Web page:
“Restrictive land use regulations and geographic land constraints are lined to larger booms and busts in housing prices. [They] amplify price responses to an initial positive mortgage-credit supply shock, leading to greater price increases in the boom and subsequently bigger losses.”The argument is simple supply and demand: when the government places limits on the supply of land available to build on (whether to protect a river or counteract sprawl), it will put upward pressure on prices. With more and more demand, and no more land, this could be the recipe for a Boom.
Huang and Tang’s results poses a bit of a crisis for the housing sustainability squad, who have hung our hats on the long term economic “smarts” of compact land use. The Center for Housing Policy has done loads of research on sustainable communities, and staff are looking into the intersection of regulations and affordability as we speak. But a few initial retorts are after the jump.
- First, blaming dense urban areas for the housing bubble overlooks where the burst ended up blazing the worst: the suburbs. A disproportionate bulk of foreclosures have occurred in the outer stretches of metro areas, where buyers believed housing was more affordable than it actually was, and few families considered transportation, the hidden cost of sprawl. So before we blame sustainable development for starting the fire, let’s remember what the alternative patterns had in store for us.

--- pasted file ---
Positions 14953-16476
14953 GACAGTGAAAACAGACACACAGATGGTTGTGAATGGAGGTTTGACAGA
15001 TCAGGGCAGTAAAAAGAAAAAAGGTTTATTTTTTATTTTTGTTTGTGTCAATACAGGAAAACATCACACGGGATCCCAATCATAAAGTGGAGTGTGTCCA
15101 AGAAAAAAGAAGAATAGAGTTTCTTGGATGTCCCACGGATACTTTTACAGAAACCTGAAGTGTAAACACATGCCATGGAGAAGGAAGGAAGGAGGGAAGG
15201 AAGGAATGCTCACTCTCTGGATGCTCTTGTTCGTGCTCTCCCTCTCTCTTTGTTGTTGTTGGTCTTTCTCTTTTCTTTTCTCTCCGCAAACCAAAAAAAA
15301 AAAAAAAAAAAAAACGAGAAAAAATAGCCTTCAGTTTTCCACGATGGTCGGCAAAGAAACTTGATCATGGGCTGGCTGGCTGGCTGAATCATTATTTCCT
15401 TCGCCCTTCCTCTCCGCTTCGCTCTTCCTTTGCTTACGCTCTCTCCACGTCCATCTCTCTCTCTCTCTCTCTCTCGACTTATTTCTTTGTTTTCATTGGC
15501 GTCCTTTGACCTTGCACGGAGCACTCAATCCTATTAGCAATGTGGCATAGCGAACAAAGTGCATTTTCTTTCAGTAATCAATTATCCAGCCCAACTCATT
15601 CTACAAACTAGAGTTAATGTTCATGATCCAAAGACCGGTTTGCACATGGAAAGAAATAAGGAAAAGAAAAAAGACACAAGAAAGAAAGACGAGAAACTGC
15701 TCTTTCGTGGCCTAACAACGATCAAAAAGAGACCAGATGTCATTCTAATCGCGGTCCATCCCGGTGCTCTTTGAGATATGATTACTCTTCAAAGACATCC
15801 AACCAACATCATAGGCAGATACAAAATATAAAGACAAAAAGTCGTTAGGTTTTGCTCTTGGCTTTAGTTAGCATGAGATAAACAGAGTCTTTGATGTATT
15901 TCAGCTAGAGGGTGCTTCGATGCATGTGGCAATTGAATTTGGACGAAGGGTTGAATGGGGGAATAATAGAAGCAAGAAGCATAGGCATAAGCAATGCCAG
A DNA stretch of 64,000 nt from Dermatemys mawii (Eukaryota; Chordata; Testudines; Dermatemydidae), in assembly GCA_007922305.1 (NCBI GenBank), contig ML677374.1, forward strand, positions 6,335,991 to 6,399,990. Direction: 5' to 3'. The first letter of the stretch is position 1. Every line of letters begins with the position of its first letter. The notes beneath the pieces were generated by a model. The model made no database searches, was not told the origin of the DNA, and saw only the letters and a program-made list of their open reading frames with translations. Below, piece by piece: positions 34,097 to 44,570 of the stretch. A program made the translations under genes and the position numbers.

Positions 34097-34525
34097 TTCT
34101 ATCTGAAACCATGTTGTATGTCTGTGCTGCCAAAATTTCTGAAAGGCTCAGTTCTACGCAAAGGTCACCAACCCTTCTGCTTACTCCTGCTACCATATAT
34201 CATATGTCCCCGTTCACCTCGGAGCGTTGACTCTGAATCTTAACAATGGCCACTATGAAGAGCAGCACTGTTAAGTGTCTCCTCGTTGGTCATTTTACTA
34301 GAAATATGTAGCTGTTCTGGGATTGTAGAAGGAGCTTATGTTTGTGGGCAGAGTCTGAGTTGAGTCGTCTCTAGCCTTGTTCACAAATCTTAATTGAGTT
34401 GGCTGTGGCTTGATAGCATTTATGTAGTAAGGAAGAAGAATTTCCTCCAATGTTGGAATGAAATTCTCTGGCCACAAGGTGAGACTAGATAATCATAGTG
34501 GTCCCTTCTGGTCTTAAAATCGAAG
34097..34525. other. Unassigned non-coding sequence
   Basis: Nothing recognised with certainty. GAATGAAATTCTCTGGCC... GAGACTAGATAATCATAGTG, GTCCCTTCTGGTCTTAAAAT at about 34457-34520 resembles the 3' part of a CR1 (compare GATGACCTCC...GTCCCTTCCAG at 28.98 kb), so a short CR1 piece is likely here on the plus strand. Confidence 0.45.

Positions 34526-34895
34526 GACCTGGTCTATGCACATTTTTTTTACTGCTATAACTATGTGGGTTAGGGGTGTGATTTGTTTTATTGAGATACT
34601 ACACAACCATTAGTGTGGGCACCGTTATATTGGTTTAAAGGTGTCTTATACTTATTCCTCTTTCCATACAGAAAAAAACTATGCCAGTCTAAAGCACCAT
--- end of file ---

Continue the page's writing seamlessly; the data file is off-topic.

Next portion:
- It may be true, as Matt Yglesias argues, that limiting the supply of land can sometimes lead to price elevations – but when you put land use regulation in the broader context of other smart growth strategies, affordability can be one of many positive outcomes. For example, cities can incentivize affordable housing production within compact, mixed-use neighborhoods through density bonuses and other policies that lead to more opportunities for households with a mix of income-levels.
- Last, we need to broaden the metric beyond just housing costs, and include transportation expenditures as well for a full “cost of place.” Designing a mix of housing types in compact and walkable communities, close to shopping and jobs or transit, brings down one of families’ top expenditures (and leaves more money in their bank accounts, thus making housing more affordable). This sounds like no big deal, until you consider that transportation costs creep toward housing levels for millions of Americans. (A Heavy Load, the study by the Center for Housing Policy and Center for Neighborhood Technology, showed the complete cost of housing, transportation and utilities combined accounting for 57% of the incomes of working families making $20,000 to $50,000 a year in 2000.)
If there’s one lesson to take away from a foreclosure burst, it’s that local and national markets aren’t sustainable if they aren’t affordable.
But what say you, wise readers? Can we put together a collective defense of smart growth to put Mr. Hiskes at ease?
*Update: Jonathan has reminded us that he's not technically an "evangelist" for smart growth, but an inquisitive supporter. It's true - posing the original question shows a healthy dose of skepticism. We're all just looking for answers, aren't we?